History of Pioneer High-Fidelity Station W1XBS

From: mikedow@gat... (Mike Dowling)
Newsgroups: rec.radio.broadcasting
Subject: Pioneer Station W1XBS, later WBRY/WTBY in Conn.
Followup-To: rec.radio.broadcasting
Date: 24 May 1995 11:25:17 GMT
Organization: Roosevelt Middle School
Lines: 14
Distribution: world
Message-ID: <3pv52t$2s8@vixen.cso.uiuc.edu>
References: <3ps68c$cmo@vixen.cso.uiuc.edu>

My father tells me that W1XBS in Waterbury, Connecticut was the first hi-fi experimental station of its kind. The dial position was 1590.

They became a highly directional 5k station as WBRY in 1939 with a CBS affiliation, but the dial position at 1590 was too far from the two (and later three) other local stations at 1240, 1320 and 1380.

The station later became WTBY in the sixties and finally WQQW in the mid seventies. Oddly, they finished first in the rating for the first time in 1989, but the station went dark shortly after (even though they were the top local station) after a major political scandal sent some of the station's owners to jail.

[WQQW went of the air in 1992. The license holder eventually agreed to a buyout by WWRL in New York City and relinquished its license in 1997, allowing WWRL to raise daytime power to 25kW. -RPK]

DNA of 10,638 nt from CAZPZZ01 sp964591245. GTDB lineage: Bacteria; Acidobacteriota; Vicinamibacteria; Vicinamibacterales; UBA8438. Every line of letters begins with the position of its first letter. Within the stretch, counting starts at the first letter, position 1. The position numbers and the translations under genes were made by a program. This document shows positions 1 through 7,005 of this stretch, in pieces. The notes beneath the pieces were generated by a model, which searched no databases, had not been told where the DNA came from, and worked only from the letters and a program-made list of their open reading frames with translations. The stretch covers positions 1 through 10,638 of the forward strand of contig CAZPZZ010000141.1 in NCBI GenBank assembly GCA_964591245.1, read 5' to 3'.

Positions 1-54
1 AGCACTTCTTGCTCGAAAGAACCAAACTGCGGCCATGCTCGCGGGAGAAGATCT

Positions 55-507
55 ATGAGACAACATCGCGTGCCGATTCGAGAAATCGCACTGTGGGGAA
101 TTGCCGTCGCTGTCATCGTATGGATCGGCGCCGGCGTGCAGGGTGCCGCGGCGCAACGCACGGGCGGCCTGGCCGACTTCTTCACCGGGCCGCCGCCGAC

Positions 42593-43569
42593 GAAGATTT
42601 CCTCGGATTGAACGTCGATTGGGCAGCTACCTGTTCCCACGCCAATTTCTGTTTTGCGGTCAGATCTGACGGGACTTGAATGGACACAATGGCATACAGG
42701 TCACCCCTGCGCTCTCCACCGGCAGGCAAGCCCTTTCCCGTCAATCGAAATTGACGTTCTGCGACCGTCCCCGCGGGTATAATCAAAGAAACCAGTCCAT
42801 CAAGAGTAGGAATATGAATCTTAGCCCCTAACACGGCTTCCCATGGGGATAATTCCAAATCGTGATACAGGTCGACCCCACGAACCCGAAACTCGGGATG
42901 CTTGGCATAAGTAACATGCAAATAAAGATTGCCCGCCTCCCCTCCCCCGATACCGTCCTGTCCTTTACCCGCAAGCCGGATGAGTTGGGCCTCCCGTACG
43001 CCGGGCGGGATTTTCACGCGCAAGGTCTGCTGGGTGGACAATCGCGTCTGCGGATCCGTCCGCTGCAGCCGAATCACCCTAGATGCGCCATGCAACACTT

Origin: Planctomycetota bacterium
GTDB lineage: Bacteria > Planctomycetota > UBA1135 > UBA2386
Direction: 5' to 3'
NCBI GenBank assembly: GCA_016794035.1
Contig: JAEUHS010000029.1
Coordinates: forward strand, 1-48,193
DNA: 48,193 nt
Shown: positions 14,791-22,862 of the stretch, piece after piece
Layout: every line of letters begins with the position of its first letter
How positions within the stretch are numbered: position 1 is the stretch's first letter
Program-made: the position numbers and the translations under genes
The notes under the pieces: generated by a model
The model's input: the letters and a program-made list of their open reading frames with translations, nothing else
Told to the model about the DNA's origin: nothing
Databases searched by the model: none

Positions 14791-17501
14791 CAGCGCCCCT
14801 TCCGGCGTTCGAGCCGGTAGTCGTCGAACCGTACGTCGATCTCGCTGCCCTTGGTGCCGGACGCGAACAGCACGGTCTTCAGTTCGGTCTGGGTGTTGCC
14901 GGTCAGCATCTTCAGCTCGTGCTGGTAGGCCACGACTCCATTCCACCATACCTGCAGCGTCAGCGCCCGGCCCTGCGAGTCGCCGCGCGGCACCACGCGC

W1XBS Booster Stations

On August 1, 1936, Broadcasting reported on W1XBS's request for booster stations:

Two 100-watt booster stations for W1XBS, Waterbury, Conn., each with 100 watts and tied together with the "mother" station by land-line, are proposed in applications filed with the FCC Broadcast Division July 24 asking for such stations in New Haven and Bridgeport. This novel tieup, if approved, would mark the first three-way synchronized chain.

W1XBS is one of the pioneer "high-fidelity" stations operating on the 1530 kc. special broadcast channel with 1,000 watts full time. Because of the high attenuation in New England as well as the "skip" effect of this high frequency, the station is not heard well in Bridgeport, 30 miles away, or in New Haven, 20 miles distant. [...]

Since the FCC policy has been to foster experimental work on these channels, it is expected favorable action may be taken on the applications.

According to the FCC history cards for WQQW, the booster application was dismissed at the request of the applicant. Still, it makes for an interesting footnote.